By Gloria Lloyd
Hopes were revived this week for a Major League Soccer team coming to St. Louis as two local families announced an effort officially branded “#MLS4TheLou” that would include a mostly privately funded stadium near Union Station.
Some soccer fans’ hopes for professional soccer in St. Louis died when St. Louis city taxpayers rejected a plan last year that involved public financing of a soccer stadium. County voters were never asked to provide funding.
But the new plans would involve hundreds of millions of dollars in private backing from the Taylor family of Enterprise Car Rental and the Kavanaugh family of World Wide Technology. Both companies are based in St. Louis.
One of the potential owners, Worldwide Technology CEO Jim Kavanaugh, said he hopes the team could come to St. Louis by 2022, which would give the owners time to get through the MLS application process and city and state negotiations.
“Your private funding makes this a great business deal for St. Louis,” St. Louis Mayor Lyda Krewson said at a press conference Tuesday in St. Louis.
In a promotional video for the effort, a narrator says, “No one loves soccer like our city… Let’s bring soccer home.”
The ownership group is entirely based in St. Louis and has deep business and philanthropic ties to the city, which could head off a repeat of Stan Kroenke and the Rams taking off for Los Angeles.
With seven female members of the Taylor family leading the effort, the majority-female ownership group could make history as the first ownership group of women in the MLS and one of few in all of sports. Led by Enterprise Holdings Senior Vice President Carolyn Kindle Betz, the group also includes Kavanaugh, Enterprise Executive Chairman Andy Taylor, Jo Ann Taylor Kindle, Christine B. Taylor, Alison Kindle Hogan, Kelly C. Taylor, Patricia A. Taylor and Barbara Taylor.
The combination of two of the most well-known and business-oriented families in St. Louis with Kavanaugh, a former professional soccer player, “merges a love for St. Louis and soccer,” according to the official announcement of the team.
“St. Louis is a storied soccer city and has a rich past, present and future in the sport. St. Louis belongs in the MLS,” Kavanaugh said in a news release. “Our goal is to ensure St. Louis’ rich soccer tradition not only continues, but flourishes for years to come.”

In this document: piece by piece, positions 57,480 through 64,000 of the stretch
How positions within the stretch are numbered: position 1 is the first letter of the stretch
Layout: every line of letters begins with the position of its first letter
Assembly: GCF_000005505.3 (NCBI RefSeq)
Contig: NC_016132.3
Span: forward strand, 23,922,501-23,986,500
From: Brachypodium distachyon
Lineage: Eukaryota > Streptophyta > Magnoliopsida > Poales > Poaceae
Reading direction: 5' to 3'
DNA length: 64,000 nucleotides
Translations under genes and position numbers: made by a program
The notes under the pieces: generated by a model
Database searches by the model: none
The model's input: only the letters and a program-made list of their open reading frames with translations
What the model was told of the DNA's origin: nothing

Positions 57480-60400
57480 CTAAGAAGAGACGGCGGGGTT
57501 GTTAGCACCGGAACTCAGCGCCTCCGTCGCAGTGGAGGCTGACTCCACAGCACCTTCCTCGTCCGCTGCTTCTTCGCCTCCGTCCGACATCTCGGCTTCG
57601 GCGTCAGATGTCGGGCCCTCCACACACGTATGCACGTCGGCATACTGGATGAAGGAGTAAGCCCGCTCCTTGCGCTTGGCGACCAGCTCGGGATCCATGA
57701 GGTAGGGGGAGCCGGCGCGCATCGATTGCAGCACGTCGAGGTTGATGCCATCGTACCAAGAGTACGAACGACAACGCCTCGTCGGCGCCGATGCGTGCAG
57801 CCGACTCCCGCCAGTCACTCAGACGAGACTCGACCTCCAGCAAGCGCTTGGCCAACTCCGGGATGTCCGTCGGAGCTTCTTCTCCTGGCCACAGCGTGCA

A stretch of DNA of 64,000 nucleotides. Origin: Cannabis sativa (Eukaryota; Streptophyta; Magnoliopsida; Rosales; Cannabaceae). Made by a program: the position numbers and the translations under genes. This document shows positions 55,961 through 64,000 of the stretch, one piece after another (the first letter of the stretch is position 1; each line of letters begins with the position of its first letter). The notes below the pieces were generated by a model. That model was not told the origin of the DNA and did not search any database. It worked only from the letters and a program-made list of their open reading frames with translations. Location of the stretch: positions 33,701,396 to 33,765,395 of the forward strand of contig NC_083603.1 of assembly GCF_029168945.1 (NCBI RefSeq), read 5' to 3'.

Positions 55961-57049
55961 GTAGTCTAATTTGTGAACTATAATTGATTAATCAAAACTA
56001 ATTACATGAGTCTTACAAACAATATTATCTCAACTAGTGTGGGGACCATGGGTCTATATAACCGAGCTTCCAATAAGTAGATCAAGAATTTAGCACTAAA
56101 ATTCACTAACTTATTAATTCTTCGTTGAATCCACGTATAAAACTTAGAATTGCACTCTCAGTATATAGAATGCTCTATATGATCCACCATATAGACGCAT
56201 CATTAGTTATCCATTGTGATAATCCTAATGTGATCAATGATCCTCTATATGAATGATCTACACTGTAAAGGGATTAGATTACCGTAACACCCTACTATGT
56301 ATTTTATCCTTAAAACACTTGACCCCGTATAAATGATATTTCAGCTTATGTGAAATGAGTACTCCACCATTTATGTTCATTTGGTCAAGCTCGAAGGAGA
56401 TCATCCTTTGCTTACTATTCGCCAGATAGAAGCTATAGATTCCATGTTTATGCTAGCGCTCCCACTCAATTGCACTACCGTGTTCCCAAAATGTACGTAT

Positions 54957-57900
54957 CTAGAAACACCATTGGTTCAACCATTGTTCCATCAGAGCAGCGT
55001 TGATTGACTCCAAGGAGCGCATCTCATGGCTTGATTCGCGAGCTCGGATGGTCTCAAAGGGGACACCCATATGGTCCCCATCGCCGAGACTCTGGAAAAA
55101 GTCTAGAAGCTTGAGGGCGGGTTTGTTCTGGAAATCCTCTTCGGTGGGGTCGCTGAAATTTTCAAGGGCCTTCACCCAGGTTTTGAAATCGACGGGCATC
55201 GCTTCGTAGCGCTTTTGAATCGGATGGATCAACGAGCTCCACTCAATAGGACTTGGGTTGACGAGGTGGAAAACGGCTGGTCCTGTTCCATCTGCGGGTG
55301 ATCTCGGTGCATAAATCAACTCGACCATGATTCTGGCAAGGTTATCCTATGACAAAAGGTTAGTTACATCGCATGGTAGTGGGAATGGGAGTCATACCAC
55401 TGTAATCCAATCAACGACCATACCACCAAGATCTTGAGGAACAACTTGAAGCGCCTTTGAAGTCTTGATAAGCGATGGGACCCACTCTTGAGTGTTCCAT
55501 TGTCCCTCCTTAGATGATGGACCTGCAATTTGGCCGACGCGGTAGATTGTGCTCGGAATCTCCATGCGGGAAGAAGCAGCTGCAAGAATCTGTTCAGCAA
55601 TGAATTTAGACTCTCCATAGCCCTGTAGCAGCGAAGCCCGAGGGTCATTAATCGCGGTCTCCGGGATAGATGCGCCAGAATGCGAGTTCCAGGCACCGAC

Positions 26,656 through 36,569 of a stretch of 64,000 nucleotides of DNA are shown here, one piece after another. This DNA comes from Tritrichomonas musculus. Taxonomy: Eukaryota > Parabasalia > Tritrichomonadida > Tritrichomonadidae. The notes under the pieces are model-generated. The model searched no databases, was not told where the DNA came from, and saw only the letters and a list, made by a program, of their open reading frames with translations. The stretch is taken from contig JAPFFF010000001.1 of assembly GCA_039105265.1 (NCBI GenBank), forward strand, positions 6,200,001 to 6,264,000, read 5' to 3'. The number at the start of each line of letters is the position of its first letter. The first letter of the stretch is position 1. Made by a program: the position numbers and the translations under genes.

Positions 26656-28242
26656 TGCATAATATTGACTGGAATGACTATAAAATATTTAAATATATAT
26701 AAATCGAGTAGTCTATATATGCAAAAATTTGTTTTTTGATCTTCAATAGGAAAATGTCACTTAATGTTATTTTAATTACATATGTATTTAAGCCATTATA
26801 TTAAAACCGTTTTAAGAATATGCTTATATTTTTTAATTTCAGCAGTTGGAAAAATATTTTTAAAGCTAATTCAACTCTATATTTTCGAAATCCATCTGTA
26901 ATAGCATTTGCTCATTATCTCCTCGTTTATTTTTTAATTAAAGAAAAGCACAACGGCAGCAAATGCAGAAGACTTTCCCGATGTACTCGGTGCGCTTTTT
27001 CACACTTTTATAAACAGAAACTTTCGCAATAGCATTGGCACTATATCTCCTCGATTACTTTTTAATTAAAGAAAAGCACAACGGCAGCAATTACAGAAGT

Several of the speakers at the announcement event noted St. Louis’ storied soccer history, which dates back to the 1950s.
“St. Louis is a soccer town,” Krewson said. “We play it, we watch it. Now let’s score a franchise.”
St. Louis County Executive Steve Stenger was not at the announcement, but he said he supports the effort and would welcome a new professional team.
“I support the plan to bring an MLS team to St. Louis, and I commend the Taylor family and Jim Kavanaugh for leading this effort,” Stenger said in a statement. “The St. Louis region has a proud soccer tradition, and it is fitting that we should have a major league team here.”
With memories of Kroenke, the Rams and the NFL still fresh in many St. Louisans’ minds, St. Louis Board of Aldermen President Lewis Reed couldn’t help but allude to that ordeal by getting a dig in at the Rams, saying it is time for “real football” to come to St. Louis.
And unlike the years of the Kroenke saga, this ownership group is emphasizing its love for St. Louis.
Kindle Betz called it a “fabulous city” in her remarks at the press conference.
The effort could “bring together the many different segments of the St. Louis community, uniting people in their passion for a global sport,” Kindle Betz said, adding it would be “further proof of a renaissance taking shape in the city we love.”
The open-air stadium could be built on the same land suggested in last year’s proposal, across Interstate 64 from Union Station in downtown St. Louis, south of Market Street and west of 20th Street. The area is currently undergoing an $8 billion redevelopment resurgence, according to the effort’s website, mls4thelou.com.
Like Busch Stadium, the stadium could also be used for concerts and other events.
The state currently owns the land the stadium would be built on and the owners are asking the state to “deliver a clean, buildable site” on the land and for certain tax credits, the group said.
The owners do not plan to request either city taxes or tax-increment financing, or TIF. They might ask for a break on the city’s amusement tax. The city could take in an extra $1.5 million a year from the proposal, Krewson said. The owners might ask for a special sales tax that would be charged on concessions and other items at the stadium.
“If you don’t go to the game, you don’t pay for the game,” Reed said. “That’s a very important piece. And it could not be done without the major private investment that we see up on this stage today.”
A soccer team is just a great thing for the whole city, Reed said.
“For me it’s not just about soccer, I love soccer, but it’s not just about what happens on the field,” he said. “This is what it does for our economy. This is what it does for our schools. This is what it does for education and helping our young people get involved in something other than what they’re involved in today.”
The MLS seemed positive in its statement on the announcement.
“We recently met with the Taylor family and Jim Kavanaugh regarding their new vision for Major League Soccer in St. Louis and are impressed by their commitment to the MLS effort,” said Dan Courtemanche, Major League Soccer executive vice president of communications, in a news release. “We look forward to spending time with them during the coming months to learn more about their plan.”